The poem is about a boy making his mother a lanyard at summer camp and realizing that his meager gift could never come close to compensation for all his mother did for him. But, at the same time, he knows that because she is his mother, it isn’t only enough, it makes them even.
Even though I’m a mother three times over, I still read the poem from the young boy’s perspective, knowing I can never repay or thank my own mom adequately for all she did for me. But also knowing that anything I do is somehow enough. Something about that parent/child relationship makes the inequity fair. With Mother’s Day tomorrow the poem feels especially poignant.
"The Lanyard” by Billy Collins
...I sat at a workbench at camp
by a deep Adirondack lake
learning how to braid long thin plastic strips
into a lanyard, a gift for my mother.
I had never seen anyone use a lanyard
or wear one, if that’s what you did with them,
but that did not keep me from crossing
strand over strand again and again
until I had made a boxy
red and white lanyard for my mother
She gave me life and milk from her breasts,
and I gave her a lanyard.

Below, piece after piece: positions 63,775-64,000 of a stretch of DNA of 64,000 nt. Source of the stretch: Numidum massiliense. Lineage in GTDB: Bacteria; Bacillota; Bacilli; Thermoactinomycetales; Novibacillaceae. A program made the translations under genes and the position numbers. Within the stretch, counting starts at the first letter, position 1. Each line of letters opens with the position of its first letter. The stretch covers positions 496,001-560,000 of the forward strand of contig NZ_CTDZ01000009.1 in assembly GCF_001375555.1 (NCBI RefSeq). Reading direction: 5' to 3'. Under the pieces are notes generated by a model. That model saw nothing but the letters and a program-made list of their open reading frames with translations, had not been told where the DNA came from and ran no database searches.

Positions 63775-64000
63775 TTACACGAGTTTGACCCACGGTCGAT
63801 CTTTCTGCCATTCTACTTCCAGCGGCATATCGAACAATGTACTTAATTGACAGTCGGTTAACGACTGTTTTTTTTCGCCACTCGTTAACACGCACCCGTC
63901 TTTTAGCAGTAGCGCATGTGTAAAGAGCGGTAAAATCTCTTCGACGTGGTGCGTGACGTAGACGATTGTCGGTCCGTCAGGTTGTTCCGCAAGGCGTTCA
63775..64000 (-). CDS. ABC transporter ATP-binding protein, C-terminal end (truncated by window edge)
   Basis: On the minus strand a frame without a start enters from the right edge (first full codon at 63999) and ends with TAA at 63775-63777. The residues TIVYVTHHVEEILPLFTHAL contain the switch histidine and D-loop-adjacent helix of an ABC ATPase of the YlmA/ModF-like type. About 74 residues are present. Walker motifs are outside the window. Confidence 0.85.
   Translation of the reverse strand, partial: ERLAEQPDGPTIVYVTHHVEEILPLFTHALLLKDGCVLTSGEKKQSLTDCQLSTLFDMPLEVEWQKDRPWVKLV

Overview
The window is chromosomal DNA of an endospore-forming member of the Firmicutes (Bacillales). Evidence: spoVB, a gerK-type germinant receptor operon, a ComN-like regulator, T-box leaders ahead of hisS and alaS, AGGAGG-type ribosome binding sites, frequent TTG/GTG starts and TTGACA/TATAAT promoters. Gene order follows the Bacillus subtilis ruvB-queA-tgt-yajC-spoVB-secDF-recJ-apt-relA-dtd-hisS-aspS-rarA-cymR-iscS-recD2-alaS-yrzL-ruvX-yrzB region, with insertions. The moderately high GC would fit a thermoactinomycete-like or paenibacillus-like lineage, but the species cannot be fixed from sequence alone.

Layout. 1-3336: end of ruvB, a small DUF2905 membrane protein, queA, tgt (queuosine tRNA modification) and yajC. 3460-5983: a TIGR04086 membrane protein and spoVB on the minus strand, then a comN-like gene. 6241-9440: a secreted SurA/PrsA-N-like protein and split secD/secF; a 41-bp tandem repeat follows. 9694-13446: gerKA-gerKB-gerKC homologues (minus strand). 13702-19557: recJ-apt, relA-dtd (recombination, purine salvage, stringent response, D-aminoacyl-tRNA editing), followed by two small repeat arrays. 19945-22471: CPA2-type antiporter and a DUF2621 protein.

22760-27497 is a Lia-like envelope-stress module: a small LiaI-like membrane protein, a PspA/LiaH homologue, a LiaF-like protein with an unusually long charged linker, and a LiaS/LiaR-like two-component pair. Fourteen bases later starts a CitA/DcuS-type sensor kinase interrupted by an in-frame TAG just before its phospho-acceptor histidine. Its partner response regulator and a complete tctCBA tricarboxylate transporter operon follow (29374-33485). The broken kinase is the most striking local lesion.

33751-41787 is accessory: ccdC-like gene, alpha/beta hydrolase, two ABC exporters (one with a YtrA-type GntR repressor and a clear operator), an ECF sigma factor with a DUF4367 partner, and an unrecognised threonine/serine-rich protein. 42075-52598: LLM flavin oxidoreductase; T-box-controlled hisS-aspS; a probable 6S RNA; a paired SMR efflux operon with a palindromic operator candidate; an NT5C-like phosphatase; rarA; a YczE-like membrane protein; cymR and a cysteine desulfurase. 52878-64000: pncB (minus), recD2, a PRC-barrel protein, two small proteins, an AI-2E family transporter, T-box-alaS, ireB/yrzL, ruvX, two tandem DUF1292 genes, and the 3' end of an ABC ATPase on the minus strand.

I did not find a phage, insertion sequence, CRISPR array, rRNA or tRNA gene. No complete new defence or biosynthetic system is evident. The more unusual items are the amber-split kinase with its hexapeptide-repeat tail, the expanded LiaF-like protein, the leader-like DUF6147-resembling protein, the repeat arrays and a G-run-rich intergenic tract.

She nursed me in many a sick room,
lifted spoons of medicine to my lips,
laid cold face cloths on my forehead,
and then led me out into the airy light.
and taught me to walk and swim,
and I, in turn, presented her with a lanyard.
Here are thousands of meals, she said,
and here is clothing and a good education.
And here is your lanyard, I replied,
which I made with a little help from a counselor.
Here is a breathing body and a beating heart,
strong legs, bones and teeth,
and two clear eyes to read the world, she whispered,
and here, I said, is the lanyard I made at camp.
And here, I wish to say to her now,
is a smaller gift - not the worn truth
that you can never repay your mother,
but the rueful admission that when she took
the two-tone lanyard from my hand,
I was as sure as a boy could be
that this useless, worthless thing I wove
out of boredom would be enough to make us even.